“Brian’s out for the evening,” I emphasize; “He won’t be home for a long time.”
The face Bailey turns toward me is smiling, his eyes light up. “Oh good,” he breathes, then I watch as he lifts his hand from where it was resting on his thigh, and tentatively moves it over to rest on top of my thigh. Then Bailey leans toward me, closing his eyes.
Quickly I roll my chair backwards a few inches. Oh shit. “What are you doing?” I ask, as if I truly don’t know.
“N-Nothing!” Bailey exclaims, snatching his hand back. “Only. . .” When I say nothing, just stare back at him, Bailey’s face is flushed. “I’m sorry.” He licks his lips, then adds, “I thought you meant. . .that you wanted me to. . .ummm.”
“No!” I deny it. Then I shake my head and repeat more gently, “No, I’m sorry. I thought you knew that Brian and I are partners.”
“Well of course, everybody knows that. But yesterday Kelly told me that you guys. . .umm, mess around.” Bailey’s still blushing, now both his hands are clutched together in his lap.
“This guy I met in Woody’s.”
“People talk too much,” I say mildly. “Let’s get back to the computer, okay?”
“Sure, sure, of course.” Bailey lifts his cup and drains it and then focuses his attention on the computer monitor. After a while we both relax and our conversation gets back to normal.
Of all the boring people in Babylon, I get stuck talking to Ted, both of us leaning our elbows back against the bar while we watch the dance floor, while I reject one aspiring trick after another. Either I’ve had them before or they don’t measure up to my exacting requirements. At first I think Ted’s staying close to me to pick up on my rejects – he’s used that strategy before; but he’s not doing it tonight.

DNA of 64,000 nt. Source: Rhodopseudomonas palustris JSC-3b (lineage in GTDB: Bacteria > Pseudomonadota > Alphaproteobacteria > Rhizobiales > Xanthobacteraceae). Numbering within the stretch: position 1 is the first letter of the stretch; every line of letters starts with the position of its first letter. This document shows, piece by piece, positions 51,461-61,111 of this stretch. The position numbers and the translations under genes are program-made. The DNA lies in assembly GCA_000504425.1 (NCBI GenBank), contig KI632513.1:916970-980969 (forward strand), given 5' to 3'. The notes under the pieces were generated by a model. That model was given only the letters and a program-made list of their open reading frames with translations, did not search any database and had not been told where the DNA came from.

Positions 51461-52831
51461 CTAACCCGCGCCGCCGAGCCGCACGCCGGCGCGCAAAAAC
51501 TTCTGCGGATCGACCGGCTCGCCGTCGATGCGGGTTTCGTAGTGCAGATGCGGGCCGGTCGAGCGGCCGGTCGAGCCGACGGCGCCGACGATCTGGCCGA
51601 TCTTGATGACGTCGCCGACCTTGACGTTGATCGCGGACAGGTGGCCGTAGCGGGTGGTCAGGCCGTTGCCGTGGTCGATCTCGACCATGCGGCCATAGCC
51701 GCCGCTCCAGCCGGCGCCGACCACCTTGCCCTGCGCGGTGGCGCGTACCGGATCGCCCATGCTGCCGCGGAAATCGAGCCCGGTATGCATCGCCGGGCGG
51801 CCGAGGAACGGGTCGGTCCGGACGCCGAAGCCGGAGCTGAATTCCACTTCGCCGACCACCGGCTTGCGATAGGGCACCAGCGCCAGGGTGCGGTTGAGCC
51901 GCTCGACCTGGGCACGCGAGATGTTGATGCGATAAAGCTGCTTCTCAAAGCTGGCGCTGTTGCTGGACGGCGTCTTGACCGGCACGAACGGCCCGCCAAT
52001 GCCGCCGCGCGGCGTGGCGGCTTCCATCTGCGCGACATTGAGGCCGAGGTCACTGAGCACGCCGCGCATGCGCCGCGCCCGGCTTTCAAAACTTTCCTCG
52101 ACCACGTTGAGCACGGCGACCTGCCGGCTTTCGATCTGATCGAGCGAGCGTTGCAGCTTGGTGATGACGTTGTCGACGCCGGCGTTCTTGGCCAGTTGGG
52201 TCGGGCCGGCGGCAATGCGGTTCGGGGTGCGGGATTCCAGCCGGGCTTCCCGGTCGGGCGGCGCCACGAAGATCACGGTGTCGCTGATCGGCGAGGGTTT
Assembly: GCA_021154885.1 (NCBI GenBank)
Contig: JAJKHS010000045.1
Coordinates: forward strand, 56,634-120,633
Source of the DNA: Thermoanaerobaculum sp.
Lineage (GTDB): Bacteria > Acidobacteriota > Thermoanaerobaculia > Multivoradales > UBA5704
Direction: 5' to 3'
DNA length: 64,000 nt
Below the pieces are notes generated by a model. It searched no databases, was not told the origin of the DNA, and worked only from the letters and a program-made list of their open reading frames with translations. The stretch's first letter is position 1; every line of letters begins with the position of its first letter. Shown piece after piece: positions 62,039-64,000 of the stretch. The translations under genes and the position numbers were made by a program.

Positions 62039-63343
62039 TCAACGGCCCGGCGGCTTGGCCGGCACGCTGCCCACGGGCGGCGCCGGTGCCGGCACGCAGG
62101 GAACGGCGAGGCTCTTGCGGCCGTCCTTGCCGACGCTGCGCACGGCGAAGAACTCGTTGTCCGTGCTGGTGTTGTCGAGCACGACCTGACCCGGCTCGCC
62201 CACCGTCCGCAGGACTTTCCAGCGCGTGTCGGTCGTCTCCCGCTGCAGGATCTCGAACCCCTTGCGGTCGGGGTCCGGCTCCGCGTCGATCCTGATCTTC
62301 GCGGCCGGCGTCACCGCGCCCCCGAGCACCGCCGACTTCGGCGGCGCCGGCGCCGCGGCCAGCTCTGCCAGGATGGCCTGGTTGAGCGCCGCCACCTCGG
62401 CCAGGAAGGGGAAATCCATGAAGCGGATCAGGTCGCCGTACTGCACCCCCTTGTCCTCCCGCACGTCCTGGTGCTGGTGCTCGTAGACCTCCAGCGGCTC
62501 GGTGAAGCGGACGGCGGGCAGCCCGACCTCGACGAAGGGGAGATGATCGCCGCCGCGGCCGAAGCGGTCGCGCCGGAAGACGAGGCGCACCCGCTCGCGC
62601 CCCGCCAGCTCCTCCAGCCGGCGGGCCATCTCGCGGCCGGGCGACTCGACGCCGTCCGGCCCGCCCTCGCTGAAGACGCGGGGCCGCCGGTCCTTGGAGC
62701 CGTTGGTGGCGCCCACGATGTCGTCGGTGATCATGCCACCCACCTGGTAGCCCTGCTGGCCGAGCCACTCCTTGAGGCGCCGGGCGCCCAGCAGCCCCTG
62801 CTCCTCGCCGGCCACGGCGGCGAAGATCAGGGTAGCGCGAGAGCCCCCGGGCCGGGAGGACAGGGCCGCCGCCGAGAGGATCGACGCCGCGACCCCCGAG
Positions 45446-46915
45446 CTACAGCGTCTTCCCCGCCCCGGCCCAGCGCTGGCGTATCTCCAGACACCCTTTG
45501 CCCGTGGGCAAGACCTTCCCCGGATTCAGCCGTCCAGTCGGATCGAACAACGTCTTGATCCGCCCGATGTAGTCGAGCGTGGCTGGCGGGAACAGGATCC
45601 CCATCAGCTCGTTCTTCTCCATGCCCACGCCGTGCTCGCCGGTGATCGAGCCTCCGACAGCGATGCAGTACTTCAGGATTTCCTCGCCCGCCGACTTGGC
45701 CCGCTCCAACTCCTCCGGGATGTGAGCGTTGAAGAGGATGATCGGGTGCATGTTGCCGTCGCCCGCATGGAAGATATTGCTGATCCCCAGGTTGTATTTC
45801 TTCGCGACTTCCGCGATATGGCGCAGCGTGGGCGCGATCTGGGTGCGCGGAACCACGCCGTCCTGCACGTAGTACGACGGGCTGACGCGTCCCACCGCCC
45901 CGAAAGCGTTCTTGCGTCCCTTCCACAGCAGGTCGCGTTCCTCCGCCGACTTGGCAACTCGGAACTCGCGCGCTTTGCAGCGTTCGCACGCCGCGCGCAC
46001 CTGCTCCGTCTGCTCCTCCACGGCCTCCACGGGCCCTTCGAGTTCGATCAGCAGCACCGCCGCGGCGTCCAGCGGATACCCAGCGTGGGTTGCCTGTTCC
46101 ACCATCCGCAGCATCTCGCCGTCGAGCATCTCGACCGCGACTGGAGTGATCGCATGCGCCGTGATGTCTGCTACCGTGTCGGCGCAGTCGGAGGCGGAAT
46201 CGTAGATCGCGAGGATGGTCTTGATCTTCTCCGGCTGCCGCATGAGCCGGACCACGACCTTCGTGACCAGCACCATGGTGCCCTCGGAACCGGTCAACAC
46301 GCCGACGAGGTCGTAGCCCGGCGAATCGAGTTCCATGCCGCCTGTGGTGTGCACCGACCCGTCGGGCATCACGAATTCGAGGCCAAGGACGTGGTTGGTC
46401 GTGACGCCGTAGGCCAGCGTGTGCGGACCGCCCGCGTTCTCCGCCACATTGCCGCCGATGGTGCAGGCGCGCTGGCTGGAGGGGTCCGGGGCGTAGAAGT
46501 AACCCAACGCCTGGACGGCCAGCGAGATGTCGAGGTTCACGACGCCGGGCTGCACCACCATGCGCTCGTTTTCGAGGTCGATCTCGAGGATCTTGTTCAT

Ted’s earned my grudging respect the past year or so. He earns his keep at Kinnetik and the self-confidence he’s developed there has improved more than his wardrobe, he’s almost (though wild horses couldn’t drag the admission from my lips) sexy. Or anyway, he’s less of a loser than he used to be, and he snags his fair share of tricks now without having to accept the dregs I’ve kicked aside.
Of course he’s not above harassing me each time I shake my head “no” at some guy. Finally after I turn away a slim redhead who, I have to admit, is pretty fucking hot, Ted drawls, “Why don’t you just admit that what you really want is waiting for you at home?”
“You don’t know what I want,” I cast a disdainful sideways glance at him. “Just because you’ll fuck anything that moves. . .”
“So did you, in the old days,” he smirks at me. “In the old ‘B.J.’ days.”